Many will argue we’ll never bring back manufacturing because of the cheap labor overseas. I would argue that this is not the right way to look at the situation. Sure, cheap labor provides the ability to produce some merchandise at a competitive price, but labor cost is only one facet of a complex multi-facetted problem the solution for which requires innovation across all facets.

The media talks about manufacturing, as if all manufacturing are the same. Nothing is further from the truth. There are countless industries out there all with their own unique set of problems and needs. For example the manufacture of toys, cars, health care products, consumer electronics, apparel, consumables or the litany of industrial products all have different pricing, quality considerations, manufacturing requirements, regulatory issues and customer needs. To the casual observer there may be similarities, but the differences in the respective industries are stark and cannot be put into the same bucket.

Regarding domestic manufacturing jobs, the socialist policies of Europe and Japan have driven their labor needs to America. Today, BMW, VW, Mercedes Benz, Toyota, Honda, Mitsubishi, and Subaru all have production in America. On the other hand, the low prices Americans have enjoyed on countless consumer products have driven their production to China and elsewhere around the world. The point is we cannot paint with a broad brush. Today we function in a global economy and the supply chain for most industries are global and their receivables come from both domestic and international customers.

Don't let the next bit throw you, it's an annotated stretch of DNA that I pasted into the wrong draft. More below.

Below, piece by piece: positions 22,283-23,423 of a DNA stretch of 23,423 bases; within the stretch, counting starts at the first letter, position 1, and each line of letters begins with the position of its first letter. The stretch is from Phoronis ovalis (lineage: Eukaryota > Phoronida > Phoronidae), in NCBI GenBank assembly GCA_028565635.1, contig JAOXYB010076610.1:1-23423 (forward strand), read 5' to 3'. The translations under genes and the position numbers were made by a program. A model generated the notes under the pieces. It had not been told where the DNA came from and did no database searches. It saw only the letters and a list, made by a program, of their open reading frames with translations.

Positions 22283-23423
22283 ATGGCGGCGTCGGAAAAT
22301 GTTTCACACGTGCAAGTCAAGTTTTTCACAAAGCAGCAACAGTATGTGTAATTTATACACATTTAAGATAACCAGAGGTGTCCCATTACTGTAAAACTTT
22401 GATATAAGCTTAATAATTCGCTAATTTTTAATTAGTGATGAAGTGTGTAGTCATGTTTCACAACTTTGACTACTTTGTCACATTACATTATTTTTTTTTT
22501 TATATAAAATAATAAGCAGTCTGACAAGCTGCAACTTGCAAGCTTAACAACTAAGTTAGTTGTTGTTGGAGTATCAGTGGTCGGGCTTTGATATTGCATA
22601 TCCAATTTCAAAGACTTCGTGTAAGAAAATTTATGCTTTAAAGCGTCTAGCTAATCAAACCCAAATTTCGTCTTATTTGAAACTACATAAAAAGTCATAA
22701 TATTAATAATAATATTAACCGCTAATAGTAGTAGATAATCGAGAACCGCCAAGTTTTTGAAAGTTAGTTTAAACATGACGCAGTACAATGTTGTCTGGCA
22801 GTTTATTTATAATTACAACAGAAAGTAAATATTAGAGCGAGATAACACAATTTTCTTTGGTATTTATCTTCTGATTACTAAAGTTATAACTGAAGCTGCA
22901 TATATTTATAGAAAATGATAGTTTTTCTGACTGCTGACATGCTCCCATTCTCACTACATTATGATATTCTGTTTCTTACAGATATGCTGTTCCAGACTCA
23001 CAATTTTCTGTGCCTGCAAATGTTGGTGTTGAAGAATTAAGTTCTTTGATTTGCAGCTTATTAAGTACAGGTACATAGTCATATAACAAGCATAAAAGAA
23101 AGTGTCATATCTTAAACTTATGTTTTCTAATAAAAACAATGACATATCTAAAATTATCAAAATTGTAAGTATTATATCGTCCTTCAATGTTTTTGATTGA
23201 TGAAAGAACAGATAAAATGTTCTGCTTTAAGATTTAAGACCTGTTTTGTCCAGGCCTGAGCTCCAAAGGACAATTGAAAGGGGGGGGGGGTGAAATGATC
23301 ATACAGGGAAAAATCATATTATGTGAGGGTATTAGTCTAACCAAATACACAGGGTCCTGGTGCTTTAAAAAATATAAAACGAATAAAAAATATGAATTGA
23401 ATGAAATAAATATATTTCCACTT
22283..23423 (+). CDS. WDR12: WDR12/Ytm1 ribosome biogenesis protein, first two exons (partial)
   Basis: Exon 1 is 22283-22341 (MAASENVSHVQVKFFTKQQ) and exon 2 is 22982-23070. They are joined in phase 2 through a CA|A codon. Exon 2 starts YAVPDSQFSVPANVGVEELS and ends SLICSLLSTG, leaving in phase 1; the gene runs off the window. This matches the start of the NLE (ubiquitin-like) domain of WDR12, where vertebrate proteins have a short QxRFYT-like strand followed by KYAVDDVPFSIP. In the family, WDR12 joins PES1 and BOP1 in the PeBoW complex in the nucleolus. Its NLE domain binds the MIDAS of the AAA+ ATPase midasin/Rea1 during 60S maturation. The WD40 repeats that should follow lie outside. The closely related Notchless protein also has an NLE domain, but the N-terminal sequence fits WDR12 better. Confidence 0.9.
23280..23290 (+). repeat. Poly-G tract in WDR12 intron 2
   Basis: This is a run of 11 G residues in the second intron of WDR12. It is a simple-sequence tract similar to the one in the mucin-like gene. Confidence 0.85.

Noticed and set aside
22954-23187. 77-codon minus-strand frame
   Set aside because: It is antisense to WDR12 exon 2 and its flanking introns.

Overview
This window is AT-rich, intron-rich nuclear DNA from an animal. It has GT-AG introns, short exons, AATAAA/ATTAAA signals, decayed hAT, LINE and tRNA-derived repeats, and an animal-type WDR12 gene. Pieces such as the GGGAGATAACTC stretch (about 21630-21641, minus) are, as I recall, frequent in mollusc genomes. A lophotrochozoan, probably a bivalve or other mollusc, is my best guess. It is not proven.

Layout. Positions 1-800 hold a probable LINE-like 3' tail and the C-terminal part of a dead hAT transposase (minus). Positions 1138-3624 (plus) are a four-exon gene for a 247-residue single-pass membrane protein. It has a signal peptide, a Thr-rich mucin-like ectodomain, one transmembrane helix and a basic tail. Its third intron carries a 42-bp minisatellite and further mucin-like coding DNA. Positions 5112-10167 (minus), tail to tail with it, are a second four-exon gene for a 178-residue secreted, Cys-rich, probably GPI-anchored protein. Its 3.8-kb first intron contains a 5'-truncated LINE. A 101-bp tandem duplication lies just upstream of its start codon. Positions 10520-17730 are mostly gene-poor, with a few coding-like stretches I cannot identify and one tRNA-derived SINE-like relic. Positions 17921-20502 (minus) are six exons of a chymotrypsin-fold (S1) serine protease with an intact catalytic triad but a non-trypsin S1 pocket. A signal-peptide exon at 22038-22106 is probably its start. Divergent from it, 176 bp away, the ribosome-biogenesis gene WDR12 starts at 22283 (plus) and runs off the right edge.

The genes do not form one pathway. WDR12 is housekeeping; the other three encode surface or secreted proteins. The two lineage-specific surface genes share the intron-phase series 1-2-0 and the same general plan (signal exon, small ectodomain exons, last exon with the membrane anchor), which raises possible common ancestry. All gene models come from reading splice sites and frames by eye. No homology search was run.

It’s crucial we support American companies that conduct business abroad because their revenues create jobs at home, their company profits enrich pension plans and these companies contribute to America’s GDP and our balance of trade. For example, Hasbro and Mattel have customers around the world. Their international operations need to be cost efficient for them to be profitable. That includes locating manufacturing, warehousing and distribution in strategic networks around the world to best service all their customers effeciently.